Kids that don't understand
April 23, 2014 at 4:27 pm #36648
What do you do with students that just “don’t get it”? I teach 3rd, 4th, and 5th grade once a week for 50 minutes. Right now, for example, my 3rd graders are learning crossover borduns on Orff instruments. I do a number of things to have them learn such as practice the bordun on their laps, singing the pattern of the bordun, etc. On their laps, they’re pretty much okay. When we transfer to instruments, I’ll sometimes have the students use their fingers instead of the mallets to make the transition easier. However, as soon as we switch to mallets, there are some kids that completely do something else instead of the pattern we just practiced! We’ll be singing and playing and it’ll sound great, but then I’ll look over at someone and they’ll be playing some bordun from God knows where! I have been giving the rest of the class time to practice in their groups so I can individually help that child. I’ll have them practice with their fingers, say it out loud, etc. but sometimes it doesn’t work. There are some students who also struggle with just playing the pattern with their fingers.
Again, I have 50 minutes once a week with these kids, and I feel like I have to keep moving the lesson forward or we’ll never practice other skills and concepts! However, if I don’t help every struggling kid individually, I feel like a horrible teacher. Am I being too picky? Not picky enough? Thanks in advance for any advice!!April 28, 2014 at 1:44 pm #36732
Let your students that have it work with the ones that do not. They may have a different approach. Plus if they can teach it they do really have it. You may have to take a few minutes to find these students that really do have it.May 13, 2014 at 4:28 pm #36982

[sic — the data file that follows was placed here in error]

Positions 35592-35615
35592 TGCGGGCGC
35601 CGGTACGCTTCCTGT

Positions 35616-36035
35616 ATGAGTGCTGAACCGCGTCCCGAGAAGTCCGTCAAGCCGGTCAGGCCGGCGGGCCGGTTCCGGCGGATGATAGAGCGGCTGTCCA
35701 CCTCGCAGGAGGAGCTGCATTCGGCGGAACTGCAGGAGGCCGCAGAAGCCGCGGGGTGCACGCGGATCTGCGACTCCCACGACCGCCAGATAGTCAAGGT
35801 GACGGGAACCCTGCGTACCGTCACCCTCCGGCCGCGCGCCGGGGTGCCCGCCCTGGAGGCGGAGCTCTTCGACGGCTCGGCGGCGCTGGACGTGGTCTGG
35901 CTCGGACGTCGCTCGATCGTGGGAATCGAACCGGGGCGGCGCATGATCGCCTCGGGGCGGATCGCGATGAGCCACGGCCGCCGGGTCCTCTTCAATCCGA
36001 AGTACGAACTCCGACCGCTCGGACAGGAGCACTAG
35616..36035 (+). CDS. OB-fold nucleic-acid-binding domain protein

Sometimes you have to step back and change something; maybe there is a different instrument or a different role those few children could play. Who knows what other factors are at play here – it could be that a child is very distracted by something tough going on at home, or he isn’t eating enough at lunch to have the energy to concentrate, or there could be a learning disability that hasn’t been diagnosed or documented yet, or maybe they just don’t have the attention span at that young age to focus as long as their peers can and they just need a little more maturity to be able to handle it. Give all the help and support you can, scaffold just like you are doing, but at a certain part, move on with the class and have that child take on another role (bass bar? lead the singers?). Maybe next week something will click – maybe next year something will click! If they don’t get it today, that’s okay – they are still being exposed to the concept, making music, and having this great musical experience that will benefit them in so many other ways : )May 26, 2014 at 2:32 pm #37339
I have noticed that many children struggle crossing the center line. Make sure you work on arm-crossing patterns in the younger grades. As far as mallets, take a moment to see if the student is missing the 4th stroke of the pattern (left-right-cross left-right). Some of my students play left-right-cross left and forget the 2nd right. I slow the pattern down, have the students play the pattern in the air above the instrument before striking the instrument, and, I mirror with my mallets in the air. When the students play for the first time, look for that one student that gets it right, and then, challenge the rest of the students to match their classmate. This will increase the concentration of all of the students.
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